Calculation: Number of years required to break-even, that is, generate a growth adjusted internal rate of return of zero (same as cash), assuming a 3.5% annual distribution on the current price and nominal annual growth of 3% on both the distribution & the 40% correction trashed price.
Sean, I'll respond to you, and only you, since you at least ask the right questions and actually think. The rest of the folks here, with a few exceptions, are nothing more than a bunch of mean-spirited, DA, Buffett wannabes, who ride HIS coattails and then, like weekend armchair quarterbacks, jump with joy and exclaim: "WE" won if "THEIR" team does well.
Assumptions: BRK grows BV/s by 10% a year for the next 7 years, during which it does not pay a dividend. In year 8 it pays a dividend equal to 4.8% of BV/s at yearend 7, and then grows both the D/s and BV/s by 5% a year forever thereafter. Calculate the current NPV (IV/BV) of that future stream of dividends using a discount rate of 9%, which is the MINIMUM discount rate that I believe Buffett himself uses. NPV =(((1+10%)/(1+9%))^7)*(4.8%/(9%-5%))
Goodbye and good luck.
PA announcement: jad has now left the board.
Keep cheering a rising price and an expanding multiple. That IS what fools do. At some point in the future you'll come to realize just how overvalued BRK and everything else was today.
BRK has 30B$ of excess cash on the balance sheet and WEB can't find anything worth buying. IIRC, Charlie commented during the Q&A at the DJCO that he had received ~$125,000 in new money and couldn't find anything worth buying. Really? Not even BRK?
When the first buyback at 110% of BV was announced I was shocked. It took awhile, but I finally came to the realization that WEB and Charlie use a businessman's discount rate, not the far lower rate Mr. Market uses.
BRK has grown BV/s by about 10% a year since 2000. Assume for a moment, that starting next year, BRK paid a dividend equal to 5% of BV/s and grew that dividend by 5% per year forever ( do you get it? a 5% dividend + 5% growth = 10% growth without a dividend ). What value, IV/BV, would you place on BRK?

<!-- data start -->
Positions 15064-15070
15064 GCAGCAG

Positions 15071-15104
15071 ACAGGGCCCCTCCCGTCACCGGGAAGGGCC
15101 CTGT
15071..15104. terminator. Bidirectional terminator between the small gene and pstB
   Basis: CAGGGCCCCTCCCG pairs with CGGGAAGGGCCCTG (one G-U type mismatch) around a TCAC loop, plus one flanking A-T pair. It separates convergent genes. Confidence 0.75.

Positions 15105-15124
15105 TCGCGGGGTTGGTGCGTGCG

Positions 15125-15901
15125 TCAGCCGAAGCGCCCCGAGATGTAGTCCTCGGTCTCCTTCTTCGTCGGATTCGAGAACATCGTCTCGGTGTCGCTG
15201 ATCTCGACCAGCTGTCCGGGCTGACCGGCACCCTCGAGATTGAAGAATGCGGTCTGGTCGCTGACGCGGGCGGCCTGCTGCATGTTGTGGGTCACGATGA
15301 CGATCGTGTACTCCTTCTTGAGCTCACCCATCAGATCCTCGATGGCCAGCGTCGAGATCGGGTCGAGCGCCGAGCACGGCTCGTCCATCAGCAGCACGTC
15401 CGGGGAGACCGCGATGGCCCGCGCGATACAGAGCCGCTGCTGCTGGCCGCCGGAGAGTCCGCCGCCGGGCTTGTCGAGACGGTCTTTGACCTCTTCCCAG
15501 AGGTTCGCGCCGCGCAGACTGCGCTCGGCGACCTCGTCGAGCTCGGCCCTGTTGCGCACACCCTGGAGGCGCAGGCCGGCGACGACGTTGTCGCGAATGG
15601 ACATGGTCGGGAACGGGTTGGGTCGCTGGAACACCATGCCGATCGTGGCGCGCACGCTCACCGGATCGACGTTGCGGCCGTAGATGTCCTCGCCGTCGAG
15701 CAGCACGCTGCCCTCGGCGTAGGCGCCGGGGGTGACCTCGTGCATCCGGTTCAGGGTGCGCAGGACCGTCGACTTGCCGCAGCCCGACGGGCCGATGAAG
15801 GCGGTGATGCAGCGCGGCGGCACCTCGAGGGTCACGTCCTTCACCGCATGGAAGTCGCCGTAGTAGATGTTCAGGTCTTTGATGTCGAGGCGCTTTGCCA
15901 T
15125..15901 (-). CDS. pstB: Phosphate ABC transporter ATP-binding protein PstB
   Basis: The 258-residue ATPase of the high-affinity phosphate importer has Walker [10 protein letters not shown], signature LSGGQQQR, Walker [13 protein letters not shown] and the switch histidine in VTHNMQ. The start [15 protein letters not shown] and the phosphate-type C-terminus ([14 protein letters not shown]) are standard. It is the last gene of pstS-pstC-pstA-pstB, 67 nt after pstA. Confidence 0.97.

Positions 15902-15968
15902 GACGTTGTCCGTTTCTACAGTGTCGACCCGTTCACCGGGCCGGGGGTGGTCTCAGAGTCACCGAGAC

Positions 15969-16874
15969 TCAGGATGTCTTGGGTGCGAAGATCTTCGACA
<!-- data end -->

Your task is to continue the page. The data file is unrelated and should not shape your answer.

It depends on your discount rate, "r", doesn't it?
IV/BV = D/BV / ( r - g )
I suspect WEB uses 9% and he might value BRK at 125%, (5% / ( 9% - 5% ), which goes a long in explaining why he won't offer 120% or more on a buyback.
I also suspect that WEB's dour business partner is far less optimistic, and probable uses 10%. My guess is he might value BRK at 100%, 1X Book, (5% / ( 10% - 5% ).
Keep holding out for 170%, you fool, with any luck at all, you'll never see it.
I am in the process of simplifying, if not for myself, for my wife's sake. I just can NOT bring myself to pay 50+ times the dividend for anything. That immediately excludes VOO (Vanguard's S&P 500 ETF) and VIG (their Dividend Appreciation ETF). I believe I can reduce my portfolio down to two mutual funds and two ETFs that I can at least tolerate.
Thanks, hc, that was interesting.
I don't screen using EV/EBITDA anymore, but three (CVX, T & VZ) of my current holdings are below 6.5X.
About eight years ago I did successfully trade Accuride, ACW, based indirectly on EV/EBITDA. At the time it was controlled by KKR and my expectation was that while neither the enterprise value, EV, nor the EBITDA would change much during the duration of the trade, the VOC, Value of Equity, would increase as Net Debt decreased (debt was paid down or cash was retained). I got luckly on that one and decided not to repeat that stunt again. I passed when they did Sealy, ZZ, - cute ticker symbol. Much to my chagrin, I mistakenly thought ACW was cheap when I bought it. If I remember correctly, the EV/EBITDA ratio was under 7. I did learn one thing from that trade. A low EV/EBITDA is justifiable IF CapX net of Depreciation is positive AND a large percentage of EBITDA, which is just another way of saying there isn't much Free Cash Flow to Equity hiding within a dollar of EBITDA. That's something to think about when considering any capital intensive business, e.g., automotive.